“Spirit of Prophecy” in Second Temple Literature

by Nov 1, 2023Biblical studies, Hermeneutics, Spiritual Gifts0 comments

“Spirit of prophecy” in Second Temple Literature is thought by many scholars to be in the  background knowledge of New Testament pneumology. In the intertestamental literature the term “Spirit of prophecy” became a title for the Holy Spirit describing how Jews understood the Holy Spirit to operate.  Max Turner helps clarify this idea. 

For someone from outside the Jewish tradition the term could be a little misleading, for it might suggest that Jews thought of the Spirit primarily as giving prophecies; in fact, Jews meant something much wider, namely the Spirit acting as the organ of communication between God and a person in a variety of ways.”[1] 

Turner looked through all references to the “spirit of prophecy” and texts that described the Spirit’s work as understood in the Second Temple period. A majority of Turner’s references come from the Targums which include Jewish understanding from that historical period.[2]

The references fell into five categories. This led Turner to conclude that those in the Second Temple period had an expectation that when the ‘Spirit of prophecy’ was given in greater measure certain activities would be indicative of the Spirit’s work. Said another way, Judaism just before Jesus’ birth had an expectation of the Spirit’s work. They believed when Joel’s prophecy was fulfilled the Holy Spirit would function in these ways. 

Five activities were central to the concept in Judaism (with references to Second Temple literature)

1.) Charismatic revelation and guidance – 4 Ezra 14:22;  Bib. Ant. 9.10; 31.9; Sir 48:24

2.) Charismatic wisdom  – Targums to Ex 31:3; Frg. Tg. Num 11:26-27; Tg. Onq. Deut 34:9; Jos. and As. 4:9; Josephus Ant. 10.239; Jub 40:5; Wis 7:7; 9:17-18

3.) Spontaneous inspired prophetic speech – Targums to Num 11:26-27; Josephus Ant. 4.119; Jub 25:14; 31:12; Philo Spec. Leg. IV.49

4.) Spontaneous inspired praise or worship – 1 Enoch 71:11; Targums. Neb. 1 Sam 10:6; 19:20, 23; Bib. Ant. 32.14; T.Job 48-50

5.) Miraculous works of power – All from Targum Jon. Judges 3:10: ct. 6:34; 11:29; 13:25; 14:6, 19; 15:14; 1 Kings 18:12; 2 Kings 2:16; Ezekiel 2:2; 3:12,14; 8:1, 11:1,24

B. Explanation and examples of the five activities (content from Turner if not otherwise specified)

1. Charismatic revelation and guidance 

foreknowledge of the future, or revelatory insight into some aspect of the present world or of the heavenly realm often through a visionary experience, a dream, or in the hearing of words (or by some combination of these).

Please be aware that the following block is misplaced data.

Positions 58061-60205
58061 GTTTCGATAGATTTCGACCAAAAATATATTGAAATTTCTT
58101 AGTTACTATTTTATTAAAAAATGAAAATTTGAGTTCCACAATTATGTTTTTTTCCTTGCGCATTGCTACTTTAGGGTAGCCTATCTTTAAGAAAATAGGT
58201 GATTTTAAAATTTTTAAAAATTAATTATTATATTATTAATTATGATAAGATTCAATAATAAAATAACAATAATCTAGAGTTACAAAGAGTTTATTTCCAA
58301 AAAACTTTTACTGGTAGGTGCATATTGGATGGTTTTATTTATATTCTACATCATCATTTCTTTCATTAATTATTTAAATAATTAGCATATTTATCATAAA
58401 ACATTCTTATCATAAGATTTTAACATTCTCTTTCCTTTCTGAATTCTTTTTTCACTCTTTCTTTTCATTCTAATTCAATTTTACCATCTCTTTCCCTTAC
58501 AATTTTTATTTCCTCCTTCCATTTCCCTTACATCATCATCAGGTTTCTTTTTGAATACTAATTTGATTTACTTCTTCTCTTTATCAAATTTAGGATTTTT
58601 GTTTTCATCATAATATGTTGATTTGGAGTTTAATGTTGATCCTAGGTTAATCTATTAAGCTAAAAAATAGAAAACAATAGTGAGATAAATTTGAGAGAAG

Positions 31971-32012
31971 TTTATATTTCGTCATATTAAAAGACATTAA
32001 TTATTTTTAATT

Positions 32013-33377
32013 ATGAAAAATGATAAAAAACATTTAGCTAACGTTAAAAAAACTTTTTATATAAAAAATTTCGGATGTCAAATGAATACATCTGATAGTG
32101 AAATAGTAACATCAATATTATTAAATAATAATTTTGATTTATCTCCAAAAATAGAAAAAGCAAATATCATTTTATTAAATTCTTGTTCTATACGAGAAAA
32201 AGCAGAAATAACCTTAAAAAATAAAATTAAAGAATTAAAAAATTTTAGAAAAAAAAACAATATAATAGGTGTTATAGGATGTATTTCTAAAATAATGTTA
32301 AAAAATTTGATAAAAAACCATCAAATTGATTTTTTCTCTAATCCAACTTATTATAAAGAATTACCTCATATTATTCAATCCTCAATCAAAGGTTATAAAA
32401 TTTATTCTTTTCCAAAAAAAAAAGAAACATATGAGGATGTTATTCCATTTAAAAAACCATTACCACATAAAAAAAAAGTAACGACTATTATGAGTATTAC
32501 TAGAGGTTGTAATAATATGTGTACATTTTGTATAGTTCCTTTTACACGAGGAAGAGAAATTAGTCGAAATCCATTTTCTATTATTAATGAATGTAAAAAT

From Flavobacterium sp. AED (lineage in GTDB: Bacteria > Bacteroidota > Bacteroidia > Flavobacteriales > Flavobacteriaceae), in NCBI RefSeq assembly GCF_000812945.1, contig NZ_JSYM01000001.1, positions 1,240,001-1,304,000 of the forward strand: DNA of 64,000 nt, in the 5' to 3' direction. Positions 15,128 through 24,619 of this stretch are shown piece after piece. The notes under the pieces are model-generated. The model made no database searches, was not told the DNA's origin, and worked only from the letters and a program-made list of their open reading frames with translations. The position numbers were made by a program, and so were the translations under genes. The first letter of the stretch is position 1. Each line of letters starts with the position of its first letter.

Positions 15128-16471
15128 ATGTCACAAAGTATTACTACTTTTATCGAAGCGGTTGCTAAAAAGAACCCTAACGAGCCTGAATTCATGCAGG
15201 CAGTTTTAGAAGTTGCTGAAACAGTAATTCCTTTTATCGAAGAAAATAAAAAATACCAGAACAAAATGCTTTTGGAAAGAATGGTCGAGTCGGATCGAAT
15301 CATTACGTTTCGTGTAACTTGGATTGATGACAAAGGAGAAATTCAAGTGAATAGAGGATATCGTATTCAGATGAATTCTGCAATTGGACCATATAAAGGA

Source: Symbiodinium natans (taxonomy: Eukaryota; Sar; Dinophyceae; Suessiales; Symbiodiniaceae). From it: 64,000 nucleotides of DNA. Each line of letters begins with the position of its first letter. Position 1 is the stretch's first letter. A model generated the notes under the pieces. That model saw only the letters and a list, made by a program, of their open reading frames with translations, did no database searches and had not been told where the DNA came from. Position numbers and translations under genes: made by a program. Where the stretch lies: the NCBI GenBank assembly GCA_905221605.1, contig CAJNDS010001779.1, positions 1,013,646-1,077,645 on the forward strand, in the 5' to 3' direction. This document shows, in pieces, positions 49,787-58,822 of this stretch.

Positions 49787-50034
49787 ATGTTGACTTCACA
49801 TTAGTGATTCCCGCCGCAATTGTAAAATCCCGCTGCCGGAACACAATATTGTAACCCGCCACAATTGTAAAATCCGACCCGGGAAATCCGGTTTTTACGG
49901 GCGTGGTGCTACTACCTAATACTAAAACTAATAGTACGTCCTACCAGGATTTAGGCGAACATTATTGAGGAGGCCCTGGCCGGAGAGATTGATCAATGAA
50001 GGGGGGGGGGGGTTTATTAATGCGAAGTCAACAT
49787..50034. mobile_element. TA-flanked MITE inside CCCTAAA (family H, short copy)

2. Charismatic wisdom

including two ways of impartation, (1)  the sort of wisdom that comes immediately in a single charismatic ‘event’ (2) Or slowly over a long process not necessarily consciously perceived by the recipient (i.e. God makes the person spiritually wise). For example Sirach 39.6

If the great Lord is willing he [that is, the man who devotes himself to the law] will be filled with the spirit of understanding; he will pour forth words of wisdom and give thanks to the Lord in prayer’ – Sirach 39.6 

Given the N.T. assumption of the Spirit’s work behind the cultivation of wisdom, I could not help but sees James’ twofold description of wisdom as consistent with this Second Temple category. James could be understood to view the Spirit as working in both forms of wisdom in line with Second Temple thinking.  (1) James 1:5, and for (2) James 5:16-17. In chapter one we pray for that spontaneous wisdom needed in a moment and in Chapter five it speaks of wisdom cultivated by a life of virtue. such a life only happens by the inward work of the Spirit. 

3. Spontaneous inspired prophetic speech 

by ‘invasive’, spontaneous revelation, that is as the Spirit comes upon people, they are caught up and inspired to speak with urgency.

What is described in the literature is quite different from the form of prophecy, of the biblical writing prophets of the 5-9th centuries B.C., which was not spontaneous utterances but more cultivated and crafted inspiration from God. It involved relating to a target audience some revelation given by God, perhaps days or weeks, beforehand. The spontaneous speech bears a resemblance to the type of oracular speech given by the sign prophets of Samuel and Elijah’s time.